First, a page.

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Questioning Modern Spiritual Slavery

Thursday, April 4, 2024

Deifying habib is a characteristic of inferior mentality and religious feudalism. It has been cultivated since colonial times.

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Questioning Modern Spiritual Slavery. tempo : 172142133915.

MOCHTAR Lubis’ autocriticism about the character of our society in Manusia Indonesia (Man of Indonesia, 1977) is still relevant today. Although it is often denied, these characteristics continue to live on in our subconscious. Two of them are a feudalistic nature and weak character. We can see these in the praise for those believed to be habib, ‘descendants’ of the Prophet Muhammad.

Simply accepting this doctrine wholesale, some believe that people bearing the title habib have a higher social standing or are more noble. This explains why such people have large numbers of followers even if their actions are far from praiseworthy or even against the law. And this also leads to people frequently falling victim to the wrongdoing of those known as habib. Naive people believe everything they say, like what happened in a number of cases of false habibincluding the case in South Kalimantan in the last few years.

The case of Janes Meliawan Wibowo, who calls himself Habib Ahmad Jans Assegaf, which is currently being investigated by the Jakarta Metropolitan Police, also reflects the two characteristics referred to by Mochtar Lubis. Janes set up an Islamic study group on WhatsApp and ordained himself as a teacher. He also produced a blog containing information about his lineage as a ‘descendant’ of the Prophet Muhammad, and claimed he could record similar lineages for those who wished. A number of people who became obsessed with a shortcut to obtaining the title of habib handed over money.

The desire to obtain the title of habib, even if it must be bought, is a tangible example of the perpetuation of religious feudalism. The title of habib gives a person religious authority like that of an ulema. Although the title does not bestow any special rights on the person bearing it, the opinion of Indonesians that a descendant of the Prophet must be respected makes this title important.

Tracing it back, this mental inferiority has been cultivated since the colonial era. The Dutch East Indies government divided people into three groups: Europeans, who were at the top of the social strata; foreign Orientals, including ethnic Chinese and Arabs, as the middle class; and native Indonesians at the lowest level. This inequality gradually came to be seen as fate, then permeated the very souls of our people until it led to a feeling of inferiority that remains to this day.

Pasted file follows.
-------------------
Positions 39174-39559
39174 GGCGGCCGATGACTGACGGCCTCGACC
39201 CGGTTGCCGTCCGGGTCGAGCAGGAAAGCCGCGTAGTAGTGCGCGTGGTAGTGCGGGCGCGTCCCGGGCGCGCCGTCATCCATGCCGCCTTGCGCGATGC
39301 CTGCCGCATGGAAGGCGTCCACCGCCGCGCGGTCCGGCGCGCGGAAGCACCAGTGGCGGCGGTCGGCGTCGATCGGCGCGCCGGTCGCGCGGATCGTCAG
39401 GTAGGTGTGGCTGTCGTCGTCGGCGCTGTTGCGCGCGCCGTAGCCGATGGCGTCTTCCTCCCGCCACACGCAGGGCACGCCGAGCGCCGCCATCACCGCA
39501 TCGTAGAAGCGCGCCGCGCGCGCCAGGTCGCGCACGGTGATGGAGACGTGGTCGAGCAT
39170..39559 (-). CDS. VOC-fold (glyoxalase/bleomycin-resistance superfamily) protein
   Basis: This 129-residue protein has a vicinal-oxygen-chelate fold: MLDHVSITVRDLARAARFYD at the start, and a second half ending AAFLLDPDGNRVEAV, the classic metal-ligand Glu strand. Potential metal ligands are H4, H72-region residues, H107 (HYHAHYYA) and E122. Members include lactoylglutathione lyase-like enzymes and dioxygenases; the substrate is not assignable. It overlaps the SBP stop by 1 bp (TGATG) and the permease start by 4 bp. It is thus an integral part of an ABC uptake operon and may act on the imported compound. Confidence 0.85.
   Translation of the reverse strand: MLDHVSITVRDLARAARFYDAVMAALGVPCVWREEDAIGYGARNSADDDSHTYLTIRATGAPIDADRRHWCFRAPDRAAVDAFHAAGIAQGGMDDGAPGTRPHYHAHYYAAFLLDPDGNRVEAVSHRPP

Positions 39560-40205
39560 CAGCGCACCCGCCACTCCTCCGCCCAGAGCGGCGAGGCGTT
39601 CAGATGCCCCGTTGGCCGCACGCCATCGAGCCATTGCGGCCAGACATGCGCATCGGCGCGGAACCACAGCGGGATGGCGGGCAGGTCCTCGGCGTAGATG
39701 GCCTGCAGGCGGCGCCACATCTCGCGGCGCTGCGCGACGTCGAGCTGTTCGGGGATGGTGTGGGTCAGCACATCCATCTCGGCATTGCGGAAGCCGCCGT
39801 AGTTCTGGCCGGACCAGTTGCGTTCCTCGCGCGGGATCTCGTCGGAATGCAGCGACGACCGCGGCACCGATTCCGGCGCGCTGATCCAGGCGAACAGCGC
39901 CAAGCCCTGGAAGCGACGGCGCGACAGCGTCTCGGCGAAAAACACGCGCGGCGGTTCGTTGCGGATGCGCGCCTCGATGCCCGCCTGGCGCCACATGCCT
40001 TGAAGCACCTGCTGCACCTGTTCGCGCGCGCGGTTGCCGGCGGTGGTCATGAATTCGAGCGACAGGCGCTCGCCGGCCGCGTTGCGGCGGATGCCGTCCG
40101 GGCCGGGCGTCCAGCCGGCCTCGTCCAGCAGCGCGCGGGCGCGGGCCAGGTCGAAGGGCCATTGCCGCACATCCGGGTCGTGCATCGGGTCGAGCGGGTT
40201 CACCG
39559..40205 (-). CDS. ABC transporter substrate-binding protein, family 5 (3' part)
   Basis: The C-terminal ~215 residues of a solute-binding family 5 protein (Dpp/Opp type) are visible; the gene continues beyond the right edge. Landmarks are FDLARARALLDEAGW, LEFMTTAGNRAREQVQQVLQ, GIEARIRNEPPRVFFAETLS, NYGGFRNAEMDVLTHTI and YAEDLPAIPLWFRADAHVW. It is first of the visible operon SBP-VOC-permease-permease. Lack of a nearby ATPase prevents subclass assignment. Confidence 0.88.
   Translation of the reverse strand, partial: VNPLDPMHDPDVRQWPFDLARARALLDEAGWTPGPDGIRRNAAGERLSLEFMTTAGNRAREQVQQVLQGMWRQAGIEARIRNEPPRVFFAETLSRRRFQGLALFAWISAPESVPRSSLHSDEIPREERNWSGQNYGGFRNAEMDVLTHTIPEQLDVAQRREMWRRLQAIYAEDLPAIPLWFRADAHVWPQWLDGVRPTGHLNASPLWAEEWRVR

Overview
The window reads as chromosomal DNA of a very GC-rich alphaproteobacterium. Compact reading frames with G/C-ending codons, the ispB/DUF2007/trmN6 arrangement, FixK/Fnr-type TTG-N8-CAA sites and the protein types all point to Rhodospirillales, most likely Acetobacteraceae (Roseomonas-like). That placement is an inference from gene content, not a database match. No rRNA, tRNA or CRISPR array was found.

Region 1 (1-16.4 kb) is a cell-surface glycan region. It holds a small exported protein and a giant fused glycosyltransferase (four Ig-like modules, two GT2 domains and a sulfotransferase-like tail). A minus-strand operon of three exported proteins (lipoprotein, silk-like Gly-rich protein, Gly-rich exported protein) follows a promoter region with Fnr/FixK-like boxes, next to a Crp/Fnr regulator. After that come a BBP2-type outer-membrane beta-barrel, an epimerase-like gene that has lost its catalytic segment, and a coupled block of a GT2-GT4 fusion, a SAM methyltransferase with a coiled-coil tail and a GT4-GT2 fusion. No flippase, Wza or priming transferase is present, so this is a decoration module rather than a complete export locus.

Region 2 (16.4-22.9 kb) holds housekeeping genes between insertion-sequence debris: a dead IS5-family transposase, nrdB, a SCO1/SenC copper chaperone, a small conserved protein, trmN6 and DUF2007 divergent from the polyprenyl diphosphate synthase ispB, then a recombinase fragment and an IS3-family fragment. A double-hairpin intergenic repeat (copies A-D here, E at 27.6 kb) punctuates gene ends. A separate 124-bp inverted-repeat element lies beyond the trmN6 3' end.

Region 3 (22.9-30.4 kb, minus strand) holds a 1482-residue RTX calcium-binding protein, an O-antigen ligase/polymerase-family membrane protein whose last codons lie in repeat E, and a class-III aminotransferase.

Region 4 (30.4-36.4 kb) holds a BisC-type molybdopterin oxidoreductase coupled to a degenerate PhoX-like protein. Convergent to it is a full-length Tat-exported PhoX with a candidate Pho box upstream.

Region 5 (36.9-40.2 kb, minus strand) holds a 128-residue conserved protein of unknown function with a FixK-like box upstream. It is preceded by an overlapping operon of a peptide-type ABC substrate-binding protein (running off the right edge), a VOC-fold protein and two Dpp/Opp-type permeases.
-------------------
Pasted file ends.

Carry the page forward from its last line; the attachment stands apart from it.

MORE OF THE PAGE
This sense of inferiority, to borrow from the opinion of psychologist Alfred Adler, leads people to compensate for it by striving for perfection that they do not have. They then forget this mental inferiority by overreacting to something, for example, heaping praise on somebody titled habib without employing any critical thinking at all.

Our societal weakness has often been taken advantage of by those in power, even since the colonial era. According to Imaduddin Utsman al-Bantani, a Nahdlatul Ulama figure who researched the descendants of the Prophet Muhammad in Indonesia, the Dutch once ‘recruited’ a number of people from Yemen to reduce the potential for opposition from Muslims here. These people praised the policies of the government and offered prayers for Queen Wilhelmina. They also condemned rebellion, including that launched by farmers in Banten. Because they were viewed as descendants of the Prophet, many Muslims in the Dutch East Indies paid heed to their words.

Imaduddin’s research concluded that the lineages of a number of ‘descendants’ of the Prophet in Indonesia were not contiguous and were therefore dubious. If subsequent researchers reject Imaduddin’s findings, in any debate over the ‘authenticity’ of descent from the Prophet, they should make people aware that genealogies are recorded by other human beings, and therefore could contain flaws. The revelations about the buying and selling of the habib title are further proof that the status of habib can be attained through deception.

Therefore, any kind of fanaticism about ‘descent’ from the Prophet should be criticized. As well as perpetuating low self-worth, it denies the fact that every person is born equal. In the words of Buya Ahmad Syafii Maarif, “deifying descendants of the Prophet is a form of spiritual slavery.”

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